Automation for Non-Functional Testing – Mobile Network Connectivity


     Most of the time I thought Automation only possible for functional testing. Now, Appium supports non-functional testing like testing of connectivity while automation script execution. Here, I would like to show the capability of Appium to do connectivity testing of Android Native applications. The connectivity testing includes:

  • WiFi
  • Mobile Data
  • Airplane

     HasNetworkConnection interface support setting the connectivity while test script execution. If you are declared the driver as WebDriver then you need to cast the driver with HasNetworkConnection interface. Following are the different connectivity testing actions:

Set WiFi connection on mobile native Android
((HasNetworkConnection) driver).setConnection(Connection.WIFI);

Set Mobile Data connection on mobile native Android
((HasNetworkConnection) driver).setConnection(Connection.DATA);

Set Airplane mode on mobile native Android
((HasNetworkConnection) driver).setConnection(Connection.AIRPLANE);

Set both WiFi and Mobile Data on mobile native Android
((HasNetworkConnection) driver).setConnection(Connection.ALL);

Turn-off both WiFi and Mobile Data on mobile native Android
((HasNetworkConnection) driver).setConnection(Connection.NONE);

To understand the current connectivity on mobile native Android
((HasNetworkConnection) driver).getConnection();

     Try to use all the above actions in your Automation scripts whenever you automate mobile native Android.

make it perfect !

Writing Resilient Test Code

     Ideally, you should be able to write your tests once and run them across all supported browsers. While this is a rosy proposition, there is some work to make this a reliable success. And sometimes there may be a hack or two involved. But the length you must go really depends on the browsers you care about and the functionality you’re dealing with in your application.

     By using high quality locators we’re already in good shape, but there are still some issues to deal with.  This is especially true when working with dynamic, JavaScript heavy pages (which is more the rule than the exception in a majority of web applications you’ll deal with).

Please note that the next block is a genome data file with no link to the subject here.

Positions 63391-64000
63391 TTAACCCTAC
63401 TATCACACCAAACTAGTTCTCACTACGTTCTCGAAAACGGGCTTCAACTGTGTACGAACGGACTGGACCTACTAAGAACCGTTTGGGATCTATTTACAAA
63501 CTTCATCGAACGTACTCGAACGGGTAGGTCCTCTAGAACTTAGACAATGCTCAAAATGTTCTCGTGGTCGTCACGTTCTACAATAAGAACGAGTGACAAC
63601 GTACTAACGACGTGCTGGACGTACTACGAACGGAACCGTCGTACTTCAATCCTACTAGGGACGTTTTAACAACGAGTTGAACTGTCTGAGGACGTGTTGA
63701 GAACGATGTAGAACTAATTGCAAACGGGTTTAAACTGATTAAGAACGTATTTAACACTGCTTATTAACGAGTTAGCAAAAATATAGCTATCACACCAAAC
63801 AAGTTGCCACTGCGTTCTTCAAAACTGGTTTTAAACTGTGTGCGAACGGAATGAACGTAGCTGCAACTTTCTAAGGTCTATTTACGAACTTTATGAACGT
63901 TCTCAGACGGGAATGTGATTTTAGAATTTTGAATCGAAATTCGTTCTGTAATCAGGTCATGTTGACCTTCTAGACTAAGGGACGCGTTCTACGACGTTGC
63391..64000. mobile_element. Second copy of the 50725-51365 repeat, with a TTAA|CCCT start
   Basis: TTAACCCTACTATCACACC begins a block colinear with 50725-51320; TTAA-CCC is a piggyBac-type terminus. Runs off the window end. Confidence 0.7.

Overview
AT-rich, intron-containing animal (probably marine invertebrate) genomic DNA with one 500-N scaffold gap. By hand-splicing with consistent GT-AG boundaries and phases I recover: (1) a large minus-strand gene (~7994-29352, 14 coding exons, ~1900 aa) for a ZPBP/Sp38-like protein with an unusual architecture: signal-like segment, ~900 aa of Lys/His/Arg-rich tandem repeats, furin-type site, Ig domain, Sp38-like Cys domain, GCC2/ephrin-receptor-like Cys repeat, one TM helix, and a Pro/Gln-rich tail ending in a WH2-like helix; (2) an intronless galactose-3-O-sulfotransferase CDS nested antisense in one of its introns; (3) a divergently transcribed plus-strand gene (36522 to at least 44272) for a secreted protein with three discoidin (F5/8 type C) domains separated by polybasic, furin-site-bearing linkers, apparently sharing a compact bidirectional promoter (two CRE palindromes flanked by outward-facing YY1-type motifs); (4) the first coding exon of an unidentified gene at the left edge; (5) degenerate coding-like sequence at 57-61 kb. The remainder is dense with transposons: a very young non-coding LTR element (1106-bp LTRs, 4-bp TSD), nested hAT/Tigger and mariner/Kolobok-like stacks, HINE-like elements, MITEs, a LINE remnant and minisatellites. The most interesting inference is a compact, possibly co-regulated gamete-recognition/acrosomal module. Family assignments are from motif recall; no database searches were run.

But there is a simple approach that makes up the bedrock of reliable and resilient Selenium tests — and that’s how you wait and interact with elements. Gone are the days of waiting for the page to finish loading, or hard-coding sleeps, or doing a blanket wait time (a.k.a. an implicit wait).  Now are the wonder years of waiting for an expected outcome to occur for a specified amount of time. If the outcome occurs before the amount of time specified, then the test will proceed. Otherwise, it will wait the full amount of time specified.

We accomplish this through the use of explicit waits.

An Example

Let’s step through an example that demonstrates this against a dynamic page on the-internet. The functionality is pretty simple — there is a button. When you click it a loading bar appears for 5 seconds, after which it disappears and is replaced with the text Hello World!

Part 1: Create A New Page Object And Update The Base Page Object

Here’s the markup from the page.


        At a glance it’s simple enough to tell that there are unique id attributes that we can use to find and click on the start button and verify the finish text.

        When writing automation for new functionality like this, you may find it easier to write the test first (to get it working how you’d like) and then create a page object for it (pulling out the behavior and locators from your test). There’s no right or wrong answer here. Do what feels intuitive to you. But for this example, we’ll create the page object first, and then write the test.

Let’s create a new page object file called in thepageobjects package.


     In this file we’ll establish inheritance to the base page object and specify the locators and behavior we’ll want to use.


     Since there are two examples to choose from we created the methodloadExample which accepts a String of the example number we want to visit as an argument. And similar to our login page object, we have a display check for the finish text (e.g., finishTextPresent()). This check is slightly different though. Aside from the different name, it has a second argument (an integer value of 10). This second argument is how we’ll specify how long we’d like Selenium to wait for an element to be displayed before giving up.

     Let’s update our base page object to enable explicit waits, adding this newwaitForIsDisplayed method to use them.